Easing of Trade Restrictions Between Kenya and Uganda Excites EAC Leaders

East African Community leaders and the business community are excited at the move by Kenyan President William Ruto to ease trade restrictions between Kenya and Uganda, saying it gives new hope for deeper integration. 

Since his inauguration in September last year, Ruto has reversed several of his predecessor’s policies including lifting restrictions on imports from Uganda mainly dairy, poultry and sugar products. 

Though President Kenyatta largely maintained silence as the products were being confiscated, he was seen as responding to concerns by farmers’ and political leaders there, that Uganda’s low-priced products were killing the Kenyan agricultural sector. 

President Ruto has severally said no product from Uganda should be barred because EAC was all about free trade. 

Uganda has also recently attempted to stop importation of rice from Tanzania to protect local producers, while previously Tanzania had rejected sugar and maize from Uganda saying the country could produce enough for its own market. 

John Bosco Kalisa, the Chief Executive East African Business Community says the resolution of these disputes should lead to the removal of more non-tariff barriers to trade. 

First Deputy Prime Minister and Minister for EAC Affairs, Rebecca Kadaga said a lot still had to be done, and condemned the practice of closing borders as hurting the business community and the innocent citizens. 

Speaking on Friday before a retreat of the EABC Board on the regional integration agenda in Kampala, Kadaga regretted that the traders at the Uganda-Rwanda border had got hope after Kigali announced the reopening of the border, only for its dispute with DR Congo to escalate. 

This has meant that Ugandan exporting to DRC through Rwanda have lost business.

Kadaga however says she is happy with Ruto’s decisions though some Kenyan politicians are still opposing them. 

Kalisa and the EABC Chairperson Angelina Ngalula appealed to Kadaga to press the EAC to finalise harmonisation of product standards because countries were using the issue of standards to protect their own interests, which they said was wrong. 

Talk of the harmonization of standards has been on since as early as 2012 as part of the integration agenda but has not been materialized. 

It would ensure that apart from the EAC standards that are aimed at raising the standards for the products from the regional for international trade, the countries’ national standards would be recognized across borders, so as to promote intra-regional trade

Giving an example of Kenya’s ban on some Ugandan products, Kalisa said harmonization of standards would be an answer to the challenge where countries use standards to protect their own markets, which, he says, is wrong.   

On protection of national interests, Kadaga said there is a wider impact that has even made the EAC review the pillars of integration, with the final one, the Political Federation being the main victim. 

The EAC has now decided to go slow on a political federation, the fourth and final pillar of integration, according to the EAC Treaty, after some partner states showed reluctance towards it. 

This would see all the countries in the region (currently seven) get together for form one political entity or country with one leader.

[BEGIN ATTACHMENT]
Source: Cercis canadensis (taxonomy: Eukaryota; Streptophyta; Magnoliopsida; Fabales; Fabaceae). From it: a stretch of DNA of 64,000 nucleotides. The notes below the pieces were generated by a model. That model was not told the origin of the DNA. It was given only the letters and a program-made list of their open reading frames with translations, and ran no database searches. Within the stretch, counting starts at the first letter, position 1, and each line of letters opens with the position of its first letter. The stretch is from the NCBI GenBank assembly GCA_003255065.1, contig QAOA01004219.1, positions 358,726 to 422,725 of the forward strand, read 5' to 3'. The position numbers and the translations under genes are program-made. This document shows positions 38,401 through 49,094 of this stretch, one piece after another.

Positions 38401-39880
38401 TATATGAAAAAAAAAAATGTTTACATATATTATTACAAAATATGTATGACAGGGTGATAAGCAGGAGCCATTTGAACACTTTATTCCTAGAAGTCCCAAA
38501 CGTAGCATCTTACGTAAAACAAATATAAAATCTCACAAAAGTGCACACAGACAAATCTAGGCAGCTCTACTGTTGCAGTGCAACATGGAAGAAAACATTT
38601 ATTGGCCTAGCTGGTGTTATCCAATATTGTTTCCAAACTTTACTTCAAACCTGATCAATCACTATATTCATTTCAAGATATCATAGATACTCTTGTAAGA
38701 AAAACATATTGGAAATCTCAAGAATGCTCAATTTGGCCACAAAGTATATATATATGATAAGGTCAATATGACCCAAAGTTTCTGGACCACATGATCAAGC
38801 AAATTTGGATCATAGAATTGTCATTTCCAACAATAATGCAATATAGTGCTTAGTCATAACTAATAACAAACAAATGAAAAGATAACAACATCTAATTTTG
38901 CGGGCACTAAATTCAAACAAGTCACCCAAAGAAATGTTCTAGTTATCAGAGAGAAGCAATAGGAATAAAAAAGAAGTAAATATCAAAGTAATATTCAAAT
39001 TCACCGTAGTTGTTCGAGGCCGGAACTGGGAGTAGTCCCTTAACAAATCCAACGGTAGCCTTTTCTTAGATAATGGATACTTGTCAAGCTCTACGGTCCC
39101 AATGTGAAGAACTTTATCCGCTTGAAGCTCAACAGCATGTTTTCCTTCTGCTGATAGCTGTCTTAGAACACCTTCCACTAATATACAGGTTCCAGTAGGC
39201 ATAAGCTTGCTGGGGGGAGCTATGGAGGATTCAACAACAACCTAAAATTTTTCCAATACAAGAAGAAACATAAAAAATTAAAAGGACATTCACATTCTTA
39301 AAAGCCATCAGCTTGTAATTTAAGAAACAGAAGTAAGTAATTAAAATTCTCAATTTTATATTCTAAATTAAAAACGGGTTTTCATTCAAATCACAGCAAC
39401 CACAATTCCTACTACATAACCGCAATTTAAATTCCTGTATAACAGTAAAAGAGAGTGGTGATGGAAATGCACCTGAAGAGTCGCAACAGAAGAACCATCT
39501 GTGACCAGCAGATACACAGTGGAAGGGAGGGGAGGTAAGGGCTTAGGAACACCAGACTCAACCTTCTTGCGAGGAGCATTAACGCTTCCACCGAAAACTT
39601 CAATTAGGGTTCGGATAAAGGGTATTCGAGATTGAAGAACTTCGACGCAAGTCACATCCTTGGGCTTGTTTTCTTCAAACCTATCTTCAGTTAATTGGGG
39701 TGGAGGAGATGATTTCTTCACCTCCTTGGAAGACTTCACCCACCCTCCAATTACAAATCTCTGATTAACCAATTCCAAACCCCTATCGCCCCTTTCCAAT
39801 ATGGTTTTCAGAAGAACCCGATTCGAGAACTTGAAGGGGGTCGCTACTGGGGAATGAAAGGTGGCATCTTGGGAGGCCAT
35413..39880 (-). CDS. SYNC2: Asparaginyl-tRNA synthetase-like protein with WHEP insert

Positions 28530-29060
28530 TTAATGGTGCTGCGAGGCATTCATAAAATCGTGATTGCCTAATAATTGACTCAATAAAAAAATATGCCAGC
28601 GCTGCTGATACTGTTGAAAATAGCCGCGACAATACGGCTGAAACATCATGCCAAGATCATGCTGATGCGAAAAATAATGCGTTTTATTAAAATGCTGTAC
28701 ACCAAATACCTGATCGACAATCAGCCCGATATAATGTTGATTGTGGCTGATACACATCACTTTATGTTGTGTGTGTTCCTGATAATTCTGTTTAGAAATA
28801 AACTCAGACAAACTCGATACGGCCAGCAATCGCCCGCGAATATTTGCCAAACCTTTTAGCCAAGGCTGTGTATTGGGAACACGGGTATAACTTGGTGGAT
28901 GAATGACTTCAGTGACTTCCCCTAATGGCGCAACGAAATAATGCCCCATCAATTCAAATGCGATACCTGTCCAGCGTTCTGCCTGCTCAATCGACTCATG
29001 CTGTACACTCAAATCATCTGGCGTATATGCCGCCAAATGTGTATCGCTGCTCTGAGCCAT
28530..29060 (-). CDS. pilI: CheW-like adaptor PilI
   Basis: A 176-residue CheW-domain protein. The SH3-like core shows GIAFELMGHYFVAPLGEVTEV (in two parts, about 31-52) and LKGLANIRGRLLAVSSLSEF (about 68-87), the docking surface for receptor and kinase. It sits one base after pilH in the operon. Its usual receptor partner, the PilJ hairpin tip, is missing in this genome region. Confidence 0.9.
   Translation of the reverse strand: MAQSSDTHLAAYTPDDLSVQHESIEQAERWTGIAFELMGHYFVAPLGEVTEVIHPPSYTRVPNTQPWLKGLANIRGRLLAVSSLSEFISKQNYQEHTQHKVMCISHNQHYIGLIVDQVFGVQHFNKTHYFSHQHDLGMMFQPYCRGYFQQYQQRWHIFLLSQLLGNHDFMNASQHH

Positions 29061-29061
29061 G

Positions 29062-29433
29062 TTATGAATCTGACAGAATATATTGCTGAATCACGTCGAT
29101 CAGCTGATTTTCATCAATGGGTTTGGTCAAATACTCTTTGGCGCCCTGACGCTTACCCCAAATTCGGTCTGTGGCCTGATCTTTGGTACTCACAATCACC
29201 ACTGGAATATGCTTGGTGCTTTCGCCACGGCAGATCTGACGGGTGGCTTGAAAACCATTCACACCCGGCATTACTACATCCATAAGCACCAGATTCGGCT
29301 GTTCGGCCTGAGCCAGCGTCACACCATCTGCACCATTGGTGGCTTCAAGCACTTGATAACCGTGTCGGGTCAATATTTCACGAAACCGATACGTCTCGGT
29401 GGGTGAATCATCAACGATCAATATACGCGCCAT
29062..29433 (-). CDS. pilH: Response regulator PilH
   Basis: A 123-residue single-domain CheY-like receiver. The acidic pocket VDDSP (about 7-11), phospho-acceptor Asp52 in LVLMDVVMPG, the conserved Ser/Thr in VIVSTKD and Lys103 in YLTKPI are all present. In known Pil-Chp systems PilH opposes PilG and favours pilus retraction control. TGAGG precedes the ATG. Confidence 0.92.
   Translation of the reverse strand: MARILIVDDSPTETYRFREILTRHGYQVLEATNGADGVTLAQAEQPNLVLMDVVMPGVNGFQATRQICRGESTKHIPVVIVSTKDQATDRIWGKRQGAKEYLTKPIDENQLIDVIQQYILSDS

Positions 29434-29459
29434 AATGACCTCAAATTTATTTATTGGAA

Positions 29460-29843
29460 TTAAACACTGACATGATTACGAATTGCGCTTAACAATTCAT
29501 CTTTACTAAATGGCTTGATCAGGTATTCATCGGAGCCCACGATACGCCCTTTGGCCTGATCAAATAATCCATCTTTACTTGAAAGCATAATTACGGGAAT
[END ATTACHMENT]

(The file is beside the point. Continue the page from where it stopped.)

The Political Federation is the ultimate goal of the EAC Regional Integration, after the Customs Union, Common Market and Monetary Union, according to Article 5(2) of the Treaty for the Establishment of the EAC. 

Kadaga now says most countries have not shown willingness to shed their sovereignty for the sake of uniting into one country, hence the decision to opt for a confederation instead. 

Unlike a federation, under a political confederation the countries agree on some aspects that can be put under the control or management of an apex authority, which allows the countries to maintain control over some of their own affairs.

She explains that this has not replaced the original goal but will just be another step to a political federation. 

Kadaga urged the EABC to support women cross-border traders and SMEs by raising their awareness about trade procedures and opportunities in the EAC bloc. 

Apart from unfavourable trade policies, small traders are not aware even of the laws that are meant to protect them, for example, the traders smuggle goods worth less than 2000 dollars (seven million shillings) yet by law they are not supposed to be taxes. 

She also condemned the pioneer member-countries of EAC for not leading the way in eliminating trade barriers, giving the example of Tanzania that insists on a passport instead of a national identity card. 

Kadaga also called for the operationalisation of the Trade Remedies Committee, wondering why the EAC Secretary General Peter Mathuki has remained silent about it despite nudging from the ministers and the business community. 

The Trade Remedies Committee is aimed at settling trade disputes especially of the cross-border nature or affecting parties from different countries in the EAC. 

Currently, there is not an operational body responsible for that and disputes are taken to the main judicial system especially the East African Court of Justice, which can be a lengthy and expensive process. 

Kalisa, the EABC CEO, says the current framework cannot help the business community because they cannot be arbitrators as the TDC was intended to be. 

At the event, Kadaga also officially inaugurated the newly appointed EABC Goodwill Ambassadors from Uganda namely; Jim Mwine Kabeho, Dr. Merian Sebunya, Olive Kigongo and Charles Kabera.

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